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Asian Tribune is published by World Institute For Asian Studies|Powered by WIAS Vol. 12 No. 2706

Children in Areas of War and Conflict Get Little Help for Education - New Report Shows

Washington Dc, 13 April, ( The world’s richest countries are failing to help millions of children in conflict-affected nations get an education, a new Save the Children report reveals today, ahead of a series of crucial world donor meetings. For example, in the Sudanese region of Darfur, over 50 percent of children are out of school, many forced from their homes due to violence, but almost no funding has been provided specifically to educate these children.

The new report, “Last in line, last in school” shows that most donor nations prioritize education assistance to more stable countries over those affected by conflict, leaving millions of children in conflict-affected countries with little hope of breaking the cycle of poverty and conflict, despite pledges from donor countries to ensure that every child receives an education by 2015. The study is based on an analysis of education aid reported by donor countries to the Organization for Economic Co-Operation and Development (OECD) and the UN Office for the Coordination of Humanitarian Affairs (OCHA.)

Although the number of out-of-school primary-age children in the world has dramatically fallen from over 100 million to 77 million in recent years, the situation in countries affected by conflict has seen little improvement. Indeed, they are home to 39 million children who may never see the inside of a classroom. This means that unless these children are reached, the Millennium Development Goal of primary education for all will remain out of reach.

The report reveals that:

* Overall funding for education is low: Of 22 donor countries that made pledges at the 2005 G8 Summit, only Netherlands and Norway are contributing their fair share of funds to achieve education for every child by 2015. There is currently a $9 billion funding gap that is the difference between giving every child the chance to go to school by 2015 and leaving millions behind. The U.S. ranks 20th among 22 countries in contributing its fair share.

* The United States allocates about 3 percent of its development assistance to education. Of this amount, 40 percent of aid to education goes to assist countries in conflict—a higher percentage than any other donor country. The bulk of U.S. aid to educate children in areas of conflict goes to Iraq and Afghanistan. Among all developing countries, Iraq receives the most education aid from the U.S.

* Donors give the least amount of aid for education to the countries most in need of it – conflict-affected countries.Overall, 49 percent of aid for education goes towards middle-income countries, 33 percent to low-income countries, and a only 18 percent to conflict-affected countries. Conflict-affected countries receive less than a fifth of global education aid, despite being home to 39 million out of 77 million children missing out on education.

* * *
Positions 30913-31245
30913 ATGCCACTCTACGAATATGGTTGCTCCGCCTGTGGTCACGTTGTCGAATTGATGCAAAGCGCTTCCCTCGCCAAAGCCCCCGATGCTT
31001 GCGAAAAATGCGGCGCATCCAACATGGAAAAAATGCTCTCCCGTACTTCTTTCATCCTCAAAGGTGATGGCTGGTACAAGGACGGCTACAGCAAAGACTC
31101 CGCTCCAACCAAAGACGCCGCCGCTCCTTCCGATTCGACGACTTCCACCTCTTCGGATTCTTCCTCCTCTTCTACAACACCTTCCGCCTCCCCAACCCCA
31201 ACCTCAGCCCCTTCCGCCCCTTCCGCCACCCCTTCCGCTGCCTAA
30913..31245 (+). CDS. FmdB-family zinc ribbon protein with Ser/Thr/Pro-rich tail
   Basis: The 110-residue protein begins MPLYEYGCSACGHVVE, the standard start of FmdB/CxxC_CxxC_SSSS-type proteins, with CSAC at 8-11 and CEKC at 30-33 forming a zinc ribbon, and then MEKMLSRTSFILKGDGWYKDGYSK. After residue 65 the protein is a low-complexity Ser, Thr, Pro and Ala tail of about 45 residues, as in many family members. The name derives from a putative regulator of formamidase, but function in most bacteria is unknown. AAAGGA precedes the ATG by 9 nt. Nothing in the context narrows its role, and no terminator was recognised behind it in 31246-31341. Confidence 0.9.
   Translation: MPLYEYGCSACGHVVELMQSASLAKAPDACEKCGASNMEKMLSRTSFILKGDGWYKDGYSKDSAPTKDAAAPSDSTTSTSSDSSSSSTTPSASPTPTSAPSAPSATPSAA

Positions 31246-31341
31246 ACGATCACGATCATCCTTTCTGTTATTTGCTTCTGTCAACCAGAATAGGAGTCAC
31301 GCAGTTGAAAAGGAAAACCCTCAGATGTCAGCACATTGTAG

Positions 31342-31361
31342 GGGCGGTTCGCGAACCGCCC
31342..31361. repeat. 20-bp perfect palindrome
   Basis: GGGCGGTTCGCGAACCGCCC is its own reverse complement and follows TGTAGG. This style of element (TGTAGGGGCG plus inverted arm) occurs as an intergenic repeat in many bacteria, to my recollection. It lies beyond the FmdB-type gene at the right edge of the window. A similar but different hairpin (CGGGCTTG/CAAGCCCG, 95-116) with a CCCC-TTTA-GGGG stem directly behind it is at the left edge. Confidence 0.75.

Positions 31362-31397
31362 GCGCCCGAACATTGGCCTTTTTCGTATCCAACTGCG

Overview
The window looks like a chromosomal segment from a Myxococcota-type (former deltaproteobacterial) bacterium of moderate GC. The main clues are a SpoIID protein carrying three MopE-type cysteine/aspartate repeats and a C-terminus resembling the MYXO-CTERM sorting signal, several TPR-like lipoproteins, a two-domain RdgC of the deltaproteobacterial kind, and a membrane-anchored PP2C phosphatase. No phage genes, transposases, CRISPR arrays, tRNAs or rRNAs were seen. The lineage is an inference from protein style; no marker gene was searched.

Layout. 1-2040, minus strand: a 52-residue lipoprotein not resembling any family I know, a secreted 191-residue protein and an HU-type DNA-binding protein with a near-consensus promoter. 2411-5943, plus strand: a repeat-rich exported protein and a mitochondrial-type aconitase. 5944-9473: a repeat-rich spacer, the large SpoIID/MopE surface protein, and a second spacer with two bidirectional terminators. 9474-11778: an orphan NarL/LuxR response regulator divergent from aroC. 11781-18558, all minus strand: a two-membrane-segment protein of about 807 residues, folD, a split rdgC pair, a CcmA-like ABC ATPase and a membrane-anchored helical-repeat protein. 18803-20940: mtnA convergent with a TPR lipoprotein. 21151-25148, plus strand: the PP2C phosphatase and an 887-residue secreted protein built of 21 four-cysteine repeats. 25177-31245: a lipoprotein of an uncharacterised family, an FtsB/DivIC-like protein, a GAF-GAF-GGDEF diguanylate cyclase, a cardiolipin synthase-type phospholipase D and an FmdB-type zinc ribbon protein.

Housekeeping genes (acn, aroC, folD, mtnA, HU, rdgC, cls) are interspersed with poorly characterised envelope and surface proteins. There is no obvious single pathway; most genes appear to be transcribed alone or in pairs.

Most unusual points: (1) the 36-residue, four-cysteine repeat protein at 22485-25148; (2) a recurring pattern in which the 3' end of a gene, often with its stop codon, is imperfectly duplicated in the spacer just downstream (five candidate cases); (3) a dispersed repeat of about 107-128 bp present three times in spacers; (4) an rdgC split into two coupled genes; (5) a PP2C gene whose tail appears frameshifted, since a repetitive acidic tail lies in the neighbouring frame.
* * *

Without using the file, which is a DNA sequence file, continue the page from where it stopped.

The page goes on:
* Donors’ restrictive aid criteria for funding prevents education aid from reaching conflict- affected countries.

“Countries in conflict have a disproportionate number of children out of school,” said Charles McCormack, President and CEO of Save the Children, based in Westport, CT. “These children, and their countries, face a bleak future if wealthy countries, which have promised to give every child the chance to go to school by 2015, do not stand by their word. We know that education determines the prospects of people and their countries. We can not sit by while a whole generation of young people falls through the cracks.”

In countries in conflict, schools close, teachers flee or are recruited into the military, and school systems are no longer funded. This puts children at risk, making them easier targets for recruitment as child soldiers, or exploitation as cheap labor. It also increases their vulnerability to trafficking and abuse. Unless education continues through conflict situations, countries emerging from conflict find they have a “lost generation” of children who are unprepared and unable to help rebuild their countries.

Donors are reluctant to commit funds to unstable countries that, as a result of conflict, appear to more urgently need funding for food security and basic infrastructure and which are often prone to corruption. Yet these countries need the most help in rebuilding solid, long-term education plans and strategies, precisely where aid efforts should be focused. Education is essential to protecting children during conflict and to rebuilding nations in the aftermath. It is a key to alleviating poverty and reducing the risks of perpetual conflict by helping lay the groundwork for personal growth, economic growth and political development.

Save the Children is calling for donors and multilateral agencies (including Australia, Austria, Canada, France, Germany, Greece, Japan, Luxembourg, the Netherlands, New Zealand, Spain, United Kingdom, the European Commission and the World Bank):

* To increase their commitments to conflict-affected countries by 50 percent.

* To increase basic education aid to meet their fair share of the US$9 billion annual financing gap.

* To ensure all funding mechanisms are accessible to and able to support and fund conflict-affected countries.

- Asian Tribune -

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